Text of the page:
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- Les Wexner is the CEO and founder of L Brands, the parent company of Victoria’s Secret and Bath & Body Works.
- Recently the billionaire has come under scrutiny for his ties to financier and convicted sex offender Jeffrey Epstein, who was arrested and charged with sex trafficking in July. Epstein died by suicide in a Manhattan jail on August 10.
- Epstein previously managed Wexner’s finances, reportedly beginning in the 1980s. After Epstein was arrested in July, a spokesperson for Wexner said that he had severed ties with Epstein more than 12 years ago. Wexner was one of Epstein’s only known financial clients and, according to a lawsuit filed in 2002 by the late artist Nelson Shanks, the two men were, at one point, “close personal friends.”
- Business Insider spoke with nine former longtime senior managers and executives at Victoria’s Secret and L Brands to find out more about the man behind the $4.6 billion retail empire. They described a results-oriented executive who leaned on close confidants to guide the direction of the brand.
- A spokesperson for L Brands declined to comment when contacted by Business Insider.
- Visit Business Insider’s homepage for more stories.
The Wexners are among the richest families in the US, but outside of their hometown in Columbus, Ohio, they maintain a low profile.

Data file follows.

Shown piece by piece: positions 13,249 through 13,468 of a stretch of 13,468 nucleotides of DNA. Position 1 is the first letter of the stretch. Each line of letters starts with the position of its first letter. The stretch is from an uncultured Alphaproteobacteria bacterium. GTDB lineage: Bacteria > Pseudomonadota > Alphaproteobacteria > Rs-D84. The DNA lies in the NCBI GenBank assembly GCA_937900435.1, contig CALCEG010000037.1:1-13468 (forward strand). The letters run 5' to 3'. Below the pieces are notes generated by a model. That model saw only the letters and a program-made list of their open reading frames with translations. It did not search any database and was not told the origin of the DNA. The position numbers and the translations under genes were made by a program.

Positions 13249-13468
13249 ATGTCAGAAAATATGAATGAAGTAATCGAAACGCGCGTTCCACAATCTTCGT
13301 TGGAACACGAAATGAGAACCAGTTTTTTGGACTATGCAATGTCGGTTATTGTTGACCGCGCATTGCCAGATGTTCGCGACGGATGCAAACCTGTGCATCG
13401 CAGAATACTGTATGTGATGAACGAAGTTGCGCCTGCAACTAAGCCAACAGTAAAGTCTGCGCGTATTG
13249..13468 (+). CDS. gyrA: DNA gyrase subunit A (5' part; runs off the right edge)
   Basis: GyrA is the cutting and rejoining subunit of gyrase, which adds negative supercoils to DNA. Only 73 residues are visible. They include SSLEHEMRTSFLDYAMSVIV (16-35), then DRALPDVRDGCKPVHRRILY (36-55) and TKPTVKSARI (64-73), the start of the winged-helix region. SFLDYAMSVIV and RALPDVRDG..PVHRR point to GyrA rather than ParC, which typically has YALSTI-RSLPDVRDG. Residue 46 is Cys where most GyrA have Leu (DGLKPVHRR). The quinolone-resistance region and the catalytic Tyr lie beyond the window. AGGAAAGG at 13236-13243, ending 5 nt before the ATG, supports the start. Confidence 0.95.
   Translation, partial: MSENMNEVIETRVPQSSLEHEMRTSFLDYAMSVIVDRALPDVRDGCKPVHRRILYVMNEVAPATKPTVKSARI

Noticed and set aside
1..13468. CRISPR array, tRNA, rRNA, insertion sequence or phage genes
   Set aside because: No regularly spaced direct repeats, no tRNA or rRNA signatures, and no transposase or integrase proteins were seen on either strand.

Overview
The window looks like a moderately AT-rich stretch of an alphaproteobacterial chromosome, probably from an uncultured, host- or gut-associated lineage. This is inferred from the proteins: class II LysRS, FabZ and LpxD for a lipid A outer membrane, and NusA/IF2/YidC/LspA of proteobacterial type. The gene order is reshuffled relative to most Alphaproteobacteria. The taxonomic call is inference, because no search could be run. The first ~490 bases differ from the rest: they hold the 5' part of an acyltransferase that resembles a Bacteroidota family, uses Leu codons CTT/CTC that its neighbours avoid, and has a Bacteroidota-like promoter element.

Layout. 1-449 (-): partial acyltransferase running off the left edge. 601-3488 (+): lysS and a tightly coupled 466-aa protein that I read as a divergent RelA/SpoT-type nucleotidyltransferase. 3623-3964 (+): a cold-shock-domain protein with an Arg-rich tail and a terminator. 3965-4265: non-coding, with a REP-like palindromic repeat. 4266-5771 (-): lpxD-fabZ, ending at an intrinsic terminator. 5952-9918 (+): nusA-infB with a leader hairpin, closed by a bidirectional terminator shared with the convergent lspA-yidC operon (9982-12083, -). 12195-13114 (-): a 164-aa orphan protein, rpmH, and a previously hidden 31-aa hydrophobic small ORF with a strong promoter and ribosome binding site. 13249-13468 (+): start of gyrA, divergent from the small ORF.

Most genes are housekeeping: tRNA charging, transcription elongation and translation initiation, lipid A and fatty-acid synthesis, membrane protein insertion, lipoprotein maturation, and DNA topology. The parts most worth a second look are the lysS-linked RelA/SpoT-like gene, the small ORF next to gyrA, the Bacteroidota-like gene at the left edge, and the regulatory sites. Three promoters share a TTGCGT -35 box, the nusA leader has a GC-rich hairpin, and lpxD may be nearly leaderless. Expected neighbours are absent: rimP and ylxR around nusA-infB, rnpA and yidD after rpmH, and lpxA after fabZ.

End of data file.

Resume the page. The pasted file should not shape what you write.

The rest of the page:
Patriarch Les Wexner is a self-made billionaire businessman who built up the US’ largest lingerie retailer, Victoria’s Secret, and is the founder and CEO of its parent company, L Brands. Wexner is the richest man in the state of Ohio and one of Columbus’ most generous donors, funneling hundreds of millions of dollars into local causes. The Wexner family name adorns some of the city’s most prominent buildings, including the medical school at The Ohio State University, which he donated at least $130 million to, and the university’s arts center, The Wexner Center for the Arts, also known as “the Wex.”
But the family’s low-key status all but came to an end after Wexner was catapulted into the public eye in July, when his connection to convicted sex offender Jeffrey Epstein became a much-discussed topic. Epstein, who was facing sex-trafficking charges, died by suicide in a Manhattan jail on August 10.